Breakout Session 5: How do we strengthen our capacity as a foundation?
Facilitator: JoAnn Turnquist, President and CEO, Central Carolina Community Foundation
Scribe: Carolyn Torgersen, VP for Marketing and Communications, Community Foundation of the Lowcountry
The large question of “how do we build and leverage our capacity as a convener?” was posed to the group.
The board of the Central Carolina Community Foundation wanted the community foundation to strive for three things:
• To become more financially sound
• To make impactful grants
• To be visible and viable
Homelessness was the issue that was explored in response to the goals. $500,000 over five years was committed to build a transitional homeless shelter. In addition, board members signed a petition in support of the shelter; the foundation ran ads educating the community on the issue; and the foundation convened community leaders around the issue.
The room broke into three groups and designated and spokesperson and scribe.
Q: What are some examples of community issues that should be addressed/led by your foundation?
Issues to consider:
• How can your foundation make an impact on this issue?
• How will this initiative/project affect our reputation?
• Is it worth it?
• How will this project(s) affect our relationships with donors, stakeholders, board members, and potential fundholders?
Two giving-related initiatives were given as examples. One from the Bluegrass Community Foundation which focuses on charitable giving with the thought process that if there is a funding gap for issues, there is likely an information gap.
The Grand Forks Community Foundation is spending time to look at community research to move forward.
The Long Beach Community Foundation has no open competitive grantmaking, but instead focuses on issues and communities to make a larger impact ($40K grantmaking range.) They define this as “headline driven, strategic grantmaking.” The issue areas and communities serve change every year.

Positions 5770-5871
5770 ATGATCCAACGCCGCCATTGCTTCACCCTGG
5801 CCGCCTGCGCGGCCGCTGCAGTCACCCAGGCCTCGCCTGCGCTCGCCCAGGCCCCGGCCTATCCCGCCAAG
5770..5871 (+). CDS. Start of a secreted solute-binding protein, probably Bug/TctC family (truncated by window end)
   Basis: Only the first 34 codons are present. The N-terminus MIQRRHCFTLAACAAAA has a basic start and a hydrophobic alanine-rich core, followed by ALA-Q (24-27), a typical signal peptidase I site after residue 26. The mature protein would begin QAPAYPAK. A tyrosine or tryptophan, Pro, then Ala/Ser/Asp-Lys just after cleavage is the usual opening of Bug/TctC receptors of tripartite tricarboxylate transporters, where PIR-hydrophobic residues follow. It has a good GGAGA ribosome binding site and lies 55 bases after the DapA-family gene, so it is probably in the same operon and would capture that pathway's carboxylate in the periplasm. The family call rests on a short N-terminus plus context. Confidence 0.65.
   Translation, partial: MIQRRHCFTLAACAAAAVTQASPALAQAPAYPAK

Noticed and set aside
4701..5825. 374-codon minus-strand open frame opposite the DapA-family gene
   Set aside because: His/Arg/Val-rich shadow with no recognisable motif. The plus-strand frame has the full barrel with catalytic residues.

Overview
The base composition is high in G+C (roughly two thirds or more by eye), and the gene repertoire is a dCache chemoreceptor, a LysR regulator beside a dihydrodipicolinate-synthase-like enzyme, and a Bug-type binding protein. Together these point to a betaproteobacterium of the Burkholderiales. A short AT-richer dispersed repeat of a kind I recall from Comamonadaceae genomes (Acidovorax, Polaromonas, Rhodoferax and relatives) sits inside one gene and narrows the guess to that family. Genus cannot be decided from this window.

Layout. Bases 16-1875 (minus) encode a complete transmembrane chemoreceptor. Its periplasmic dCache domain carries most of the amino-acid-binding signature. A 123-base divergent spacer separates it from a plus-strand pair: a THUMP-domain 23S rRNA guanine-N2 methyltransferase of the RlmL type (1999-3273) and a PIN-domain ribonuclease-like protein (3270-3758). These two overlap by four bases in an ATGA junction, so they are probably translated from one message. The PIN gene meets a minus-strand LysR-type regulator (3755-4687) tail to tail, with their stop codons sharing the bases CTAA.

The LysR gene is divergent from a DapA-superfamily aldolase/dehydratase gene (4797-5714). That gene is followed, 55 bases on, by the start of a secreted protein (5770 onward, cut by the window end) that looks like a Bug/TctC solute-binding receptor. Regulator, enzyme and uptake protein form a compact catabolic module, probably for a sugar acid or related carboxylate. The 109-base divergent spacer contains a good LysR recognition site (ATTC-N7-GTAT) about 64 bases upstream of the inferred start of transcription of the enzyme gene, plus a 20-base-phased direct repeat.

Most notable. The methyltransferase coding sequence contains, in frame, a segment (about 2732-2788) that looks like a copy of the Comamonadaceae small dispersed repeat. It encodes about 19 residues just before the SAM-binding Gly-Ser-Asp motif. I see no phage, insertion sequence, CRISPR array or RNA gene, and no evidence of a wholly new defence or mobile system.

The New Economy Initiative in Southeast Michigan has focused on the deteriorating economy.
The Black Hills Area Community Foundation has done studies to provide information on how to best address the downturned economy.
It was noted that community foundations will never be able to spend their way out of a problem. The goal needs to be engaging people and changing the culture.
Q: If you took this issue to your board, what evaluation process would the board (staff) use to decide whether to take on this issue and what role would you play?
It was determined to be very important to make sure the board is committed to the initiative/program. And when considering areas to fund, to make sure you have external partners and cheerleaders to assist.
In many instances, it is the staff that comes up with the ideas and completes the research on issues. The goal is then to inform and engage the board in the process.
Also as important was to be sure the issue is consistent with the foundation’s mission.
One foundation provided an example of an education initiative that did not have the buy-in needed to be successful. The champion was one staff person and the board was not informed or engaged. The foundation is now in the process of undertaking an exit strategy that is involving crises communications.
As a result, this foundation has instituted a “time, talent, and treasure” agreement with each board member to insure board engagement.
The question was asked “how can you be opportunistic, yet still keep the board engaged?”
Most participants use executive committees for quick by-in and decision making in between board meetings. As a twist, the Legacy Foundation has its board members to sign up for task forces that may meet up to four times in between board meetings to work on time-sensitive issues.
Q. How do we know when we’re done?
The need to budget and set a timeline from day one was seen as important. Also, engaging external collaborators to maintain program is frequently done.
One example from the Community Foundation of Southeast Michigan is the Cultural Alliance of Southeast Michigan. The foundation brought together the arts groups to discuss timely issues. The group then spun off its own member organization.
State clear expectations so the partners know what the involvement of the foundation will be.
Set a measurement plan in place.
Celebrate success when initiative is closed out.
• Involve diverse partners from the beginning
• Include community partners
• Use database on local research to set the agenda and make adjustments
• Commit to the long term. Making even modest progress can be extremely difficult.
• Share credit for success.
Other materials shared:
An article from The Chronicle of Philanthropy on collaboration.
An article from The Chronicle of Philanthropy on community foundations and advocacy roles.